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1989 Dodge D250 Steering Center Link TRW

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1989 - Dodge D250
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1997 - Dodge Dakota
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1997 Dodge Dakota Steering Center Link TRW

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1992 Dodge D150 Steering Center Link - Front Mevotech

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  • White Paint On End Of Sleeve Indicates LH Thread with Independent Suspension Inner Outer Tie Rod Ends May be Reversed
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1992 - Dodge D150 Front
Mevotech
1974 Dodge D300 Pickup Steering Center Link - Front Mevotech

P311-5A692CA    MDS804  New

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1974 - Dodge D300 Pickup Front
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1984 Dodge D100 Steering Center Link 8 Cyl 5.9L Moog

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1984 - Dodge D100 V - 360
Centric
1988 Dodge D100 Steering Center Link - Front 6 Cyl 3.9L Centric

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1988 - Dodge D100 V 3906 239 Front
Centric
1989 Dodge D250 Steering Center Link - Front 6 Cyl 5.9L Centric

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1989 - Dodge D250 L - 359 Front
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1991 Dodge D250 Steering Center Link - Front 6 Cyl 3.9L Centric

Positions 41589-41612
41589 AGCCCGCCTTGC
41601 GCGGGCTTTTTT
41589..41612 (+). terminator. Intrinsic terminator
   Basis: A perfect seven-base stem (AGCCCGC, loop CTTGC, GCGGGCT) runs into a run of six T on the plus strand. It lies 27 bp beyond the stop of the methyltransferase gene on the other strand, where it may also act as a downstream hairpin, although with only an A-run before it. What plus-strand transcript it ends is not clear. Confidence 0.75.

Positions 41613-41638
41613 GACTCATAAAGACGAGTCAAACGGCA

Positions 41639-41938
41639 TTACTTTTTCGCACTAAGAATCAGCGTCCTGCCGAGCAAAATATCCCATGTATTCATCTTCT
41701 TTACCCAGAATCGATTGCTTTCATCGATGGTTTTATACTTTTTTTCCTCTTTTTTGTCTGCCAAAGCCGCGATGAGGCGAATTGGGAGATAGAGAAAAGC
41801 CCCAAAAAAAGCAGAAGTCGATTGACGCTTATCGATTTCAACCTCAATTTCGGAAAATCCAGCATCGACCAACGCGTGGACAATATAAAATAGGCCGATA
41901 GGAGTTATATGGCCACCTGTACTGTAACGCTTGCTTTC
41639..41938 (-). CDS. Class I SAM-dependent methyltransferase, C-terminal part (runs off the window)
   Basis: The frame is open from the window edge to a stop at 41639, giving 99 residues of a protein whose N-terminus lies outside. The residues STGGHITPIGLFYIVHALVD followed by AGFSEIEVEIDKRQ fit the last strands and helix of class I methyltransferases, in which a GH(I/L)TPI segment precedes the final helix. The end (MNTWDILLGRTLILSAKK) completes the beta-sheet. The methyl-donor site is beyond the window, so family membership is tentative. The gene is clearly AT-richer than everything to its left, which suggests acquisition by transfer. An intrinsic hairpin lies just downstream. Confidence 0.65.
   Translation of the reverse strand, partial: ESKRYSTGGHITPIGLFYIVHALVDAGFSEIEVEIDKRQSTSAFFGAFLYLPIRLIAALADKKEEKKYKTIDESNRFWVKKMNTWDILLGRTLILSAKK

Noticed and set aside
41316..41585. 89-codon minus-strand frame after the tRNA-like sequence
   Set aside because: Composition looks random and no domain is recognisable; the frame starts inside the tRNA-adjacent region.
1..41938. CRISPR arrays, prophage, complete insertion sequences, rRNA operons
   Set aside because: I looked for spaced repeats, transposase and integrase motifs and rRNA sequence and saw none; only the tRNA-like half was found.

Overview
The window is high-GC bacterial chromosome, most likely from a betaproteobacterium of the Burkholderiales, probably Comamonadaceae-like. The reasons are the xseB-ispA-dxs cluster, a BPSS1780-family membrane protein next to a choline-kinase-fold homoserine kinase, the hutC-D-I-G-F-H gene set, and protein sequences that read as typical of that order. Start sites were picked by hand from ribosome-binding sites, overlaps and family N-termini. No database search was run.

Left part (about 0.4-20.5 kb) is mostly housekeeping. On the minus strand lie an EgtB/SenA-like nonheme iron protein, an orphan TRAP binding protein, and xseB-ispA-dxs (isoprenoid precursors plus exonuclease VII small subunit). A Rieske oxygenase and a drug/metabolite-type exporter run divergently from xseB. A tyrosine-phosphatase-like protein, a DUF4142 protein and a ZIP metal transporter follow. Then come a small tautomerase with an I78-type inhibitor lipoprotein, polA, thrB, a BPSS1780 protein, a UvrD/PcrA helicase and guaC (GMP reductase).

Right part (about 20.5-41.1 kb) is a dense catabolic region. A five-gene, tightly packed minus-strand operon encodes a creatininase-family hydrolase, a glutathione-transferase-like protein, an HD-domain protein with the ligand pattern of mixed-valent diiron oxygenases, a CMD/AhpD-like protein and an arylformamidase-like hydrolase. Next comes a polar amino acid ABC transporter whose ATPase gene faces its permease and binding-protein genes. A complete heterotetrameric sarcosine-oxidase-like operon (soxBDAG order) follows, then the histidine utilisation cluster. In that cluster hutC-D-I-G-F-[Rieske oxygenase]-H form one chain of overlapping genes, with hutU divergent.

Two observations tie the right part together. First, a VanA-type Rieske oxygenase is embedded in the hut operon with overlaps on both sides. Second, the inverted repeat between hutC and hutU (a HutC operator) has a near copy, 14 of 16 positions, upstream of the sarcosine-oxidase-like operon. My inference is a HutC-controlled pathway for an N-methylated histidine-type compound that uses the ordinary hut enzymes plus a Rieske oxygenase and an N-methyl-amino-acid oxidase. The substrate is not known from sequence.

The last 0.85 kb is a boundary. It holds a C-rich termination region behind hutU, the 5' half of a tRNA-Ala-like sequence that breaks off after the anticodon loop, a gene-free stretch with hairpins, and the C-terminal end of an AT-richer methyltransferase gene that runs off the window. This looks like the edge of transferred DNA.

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1991 - Dodge D250 V 3906 239 Front
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1991 - Dodge D250 V - 360 Front
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1994 Dodge B150 Steering Center Link - Front Centric

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1994 - Dodge B150 Front
Centric
1973 Dodge D200 Pickup Steering Center Link - Front Centric

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1973 - Dodge D200 Pickup FWD Front
Centric
1988 Dodge D100 Steering Center Link - Front 6 Cyl 3.9L Centric

P311-36602DA    626.67300  New

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Centric Steering Center Link  Front
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1988 - Dodge D100 V 3906 239 Front
Centric
1972 Dodge W200 Pickup Steering Center Link - Front Centric

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Centric Steering Center Link  Front
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1972 - Dodge W200 Pickup Front
Centric
1997 Dodge Dakota Steering Center Link - Front Centric

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1997 - Dodge Dakota 4WD Front
Centric
1975 Dodge Ramcharger Steering Center Link - Front Centric

P311-481F3BA    626.67310  New

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1975 - Dodge Ramcharger 4WD Front
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1974 Dodge Ramcharger Steering Center Link - Front Centric

P311-4EE87CB    626.67308  New

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Centric Steering Center Link  Front
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1974 - Dodge Ramcharger 4WD Front
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1974 Dodge Ramcharger Steering Center Link - Front Centric

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Centric Steering Center Link  Front
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1974 - Dodge Ramcharger 4WD Front
Centric
1989 Dodge D250 Steering Center Link - Front 6 Cyl 5.9L Centric